An online calculator that predicts a person’s risk of developing dementia in the next five years has been created.
The site, projectbiglife.ca/dementia, is based on survey results from more than 75,000 Canadians.
It takes into account age, lifestyle factors, weight and previous health conditions to give users a percentage risk of them developing the condition in the next five years.
The scientific study by the University of Ottawa ran for nearly 20 years and each participant was followed for an average of ten years each.
Findings of the large-scale study were published online on Friday in the Journal of Epidemiology and Community Health, and the dementia tool also went live.
The online questionnaire takes around five minutes to complete and only works for people aged 55 or over, but is 83 per cent accurate, the scientists say.
Various other online calculators exist on the web, but few have robust scientific data behind them.
"What sets this dementia risk calculator apart is that you don’t need to visit a doctor for any tests," said Dr Stacey Fisher, the lead author of the study who performed the research largely while she was a PhD student at The Ottawa Hospital.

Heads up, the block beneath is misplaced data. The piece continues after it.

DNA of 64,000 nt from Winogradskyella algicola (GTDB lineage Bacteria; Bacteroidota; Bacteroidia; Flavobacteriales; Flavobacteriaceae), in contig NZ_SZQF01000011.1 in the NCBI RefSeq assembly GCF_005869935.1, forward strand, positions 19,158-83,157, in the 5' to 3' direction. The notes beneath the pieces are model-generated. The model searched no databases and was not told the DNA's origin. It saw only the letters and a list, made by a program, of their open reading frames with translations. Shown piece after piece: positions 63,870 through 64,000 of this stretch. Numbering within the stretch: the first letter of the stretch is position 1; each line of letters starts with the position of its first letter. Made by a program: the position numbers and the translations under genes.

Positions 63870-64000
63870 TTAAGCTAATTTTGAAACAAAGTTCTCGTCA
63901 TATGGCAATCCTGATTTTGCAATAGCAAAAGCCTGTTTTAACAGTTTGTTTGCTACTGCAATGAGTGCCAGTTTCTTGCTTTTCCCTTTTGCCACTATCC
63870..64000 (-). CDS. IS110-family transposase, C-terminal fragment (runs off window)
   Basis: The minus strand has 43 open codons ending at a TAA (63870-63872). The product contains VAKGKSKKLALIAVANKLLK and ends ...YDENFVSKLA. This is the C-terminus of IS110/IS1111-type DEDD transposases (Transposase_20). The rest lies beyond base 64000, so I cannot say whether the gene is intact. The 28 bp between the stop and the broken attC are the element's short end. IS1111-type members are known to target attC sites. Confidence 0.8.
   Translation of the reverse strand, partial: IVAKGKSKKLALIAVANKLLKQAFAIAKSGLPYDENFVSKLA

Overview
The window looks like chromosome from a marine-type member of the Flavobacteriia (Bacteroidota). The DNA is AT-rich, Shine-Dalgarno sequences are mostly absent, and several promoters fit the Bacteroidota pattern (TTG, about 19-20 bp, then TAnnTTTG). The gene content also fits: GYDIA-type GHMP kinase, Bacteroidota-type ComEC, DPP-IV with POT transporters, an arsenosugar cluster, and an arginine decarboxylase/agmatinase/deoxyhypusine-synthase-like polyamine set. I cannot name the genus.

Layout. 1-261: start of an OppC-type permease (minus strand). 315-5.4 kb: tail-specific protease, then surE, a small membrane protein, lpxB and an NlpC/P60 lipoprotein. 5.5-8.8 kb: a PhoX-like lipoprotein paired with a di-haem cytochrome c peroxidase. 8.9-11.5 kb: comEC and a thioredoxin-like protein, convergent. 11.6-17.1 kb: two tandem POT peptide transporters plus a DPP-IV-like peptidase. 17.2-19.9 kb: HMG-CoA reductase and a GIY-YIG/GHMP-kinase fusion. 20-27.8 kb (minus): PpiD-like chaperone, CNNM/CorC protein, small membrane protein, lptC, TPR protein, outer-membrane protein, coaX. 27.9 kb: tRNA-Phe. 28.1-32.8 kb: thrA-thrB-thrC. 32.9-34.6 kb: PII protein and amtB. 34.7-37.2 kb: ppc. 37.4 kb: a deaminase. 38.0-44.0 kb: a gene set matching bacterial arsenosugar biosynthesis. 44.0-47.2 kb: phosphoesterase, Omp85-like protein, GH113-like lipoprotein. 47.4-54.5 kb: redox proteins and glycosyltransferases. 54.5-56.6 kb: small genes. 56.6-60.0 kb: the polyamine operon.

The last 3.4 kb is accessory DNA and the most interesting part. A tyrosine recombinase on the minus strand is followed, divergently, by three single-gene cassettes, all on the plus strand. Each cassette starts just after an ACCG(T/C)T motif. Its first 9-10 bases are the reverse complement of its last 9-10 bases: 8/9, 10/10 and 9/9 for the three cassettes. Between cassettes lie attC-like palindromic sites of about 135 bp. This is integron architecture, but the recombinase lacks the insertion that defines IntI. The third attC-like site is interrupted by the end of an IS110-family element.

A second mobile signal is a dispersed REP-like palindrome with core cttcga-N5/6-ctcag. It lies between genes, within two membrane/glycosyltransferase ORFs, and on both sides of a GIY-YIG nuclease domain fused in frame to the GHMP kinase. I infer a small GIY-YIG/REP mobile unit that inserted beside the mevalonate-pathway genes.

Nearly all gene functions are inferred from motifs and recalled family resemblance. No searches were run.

"People already have all the information they need to complete the calculator in the comfort of their home."
The questions asked in the online tool correspond directly to the data gathered by the scientists in their Dementia Population Risk Tool (DemPoRT).
Factors it takes into account are: age; smoking status and lifetime exposure, alcohol consumption, physical activity, stress, diet, sense of belonging, ethnicity, immigration status, socioeconomic status of the neighbourhood, education, activities where assistance is needed, marital status, number of languages spoken and health conditions.
The calculator gives users their relative level of risk, as well as picking out aspects of their lives where they can make changes to reduce their risk further.
"This tool will give people who fill it out clues to what they can do to reduce their personal risk of dementia," said Dr Peter Tanuseputro, senior author of the study.
"The Covid-19 pandemic has also made it clear that sociodemographic variables like ethnicity and neighbourhood play a major role in our health.
“It was important to include those variables in the tool so policy makers can understand how different populations are impacted by dementia, and help ensure that any prevention strategies are equitable."
The website hosting the dementia online calculator has various other health-related quizzes, including “how long will I live?” and “what’s my risk of having a heart attack or stroke?”.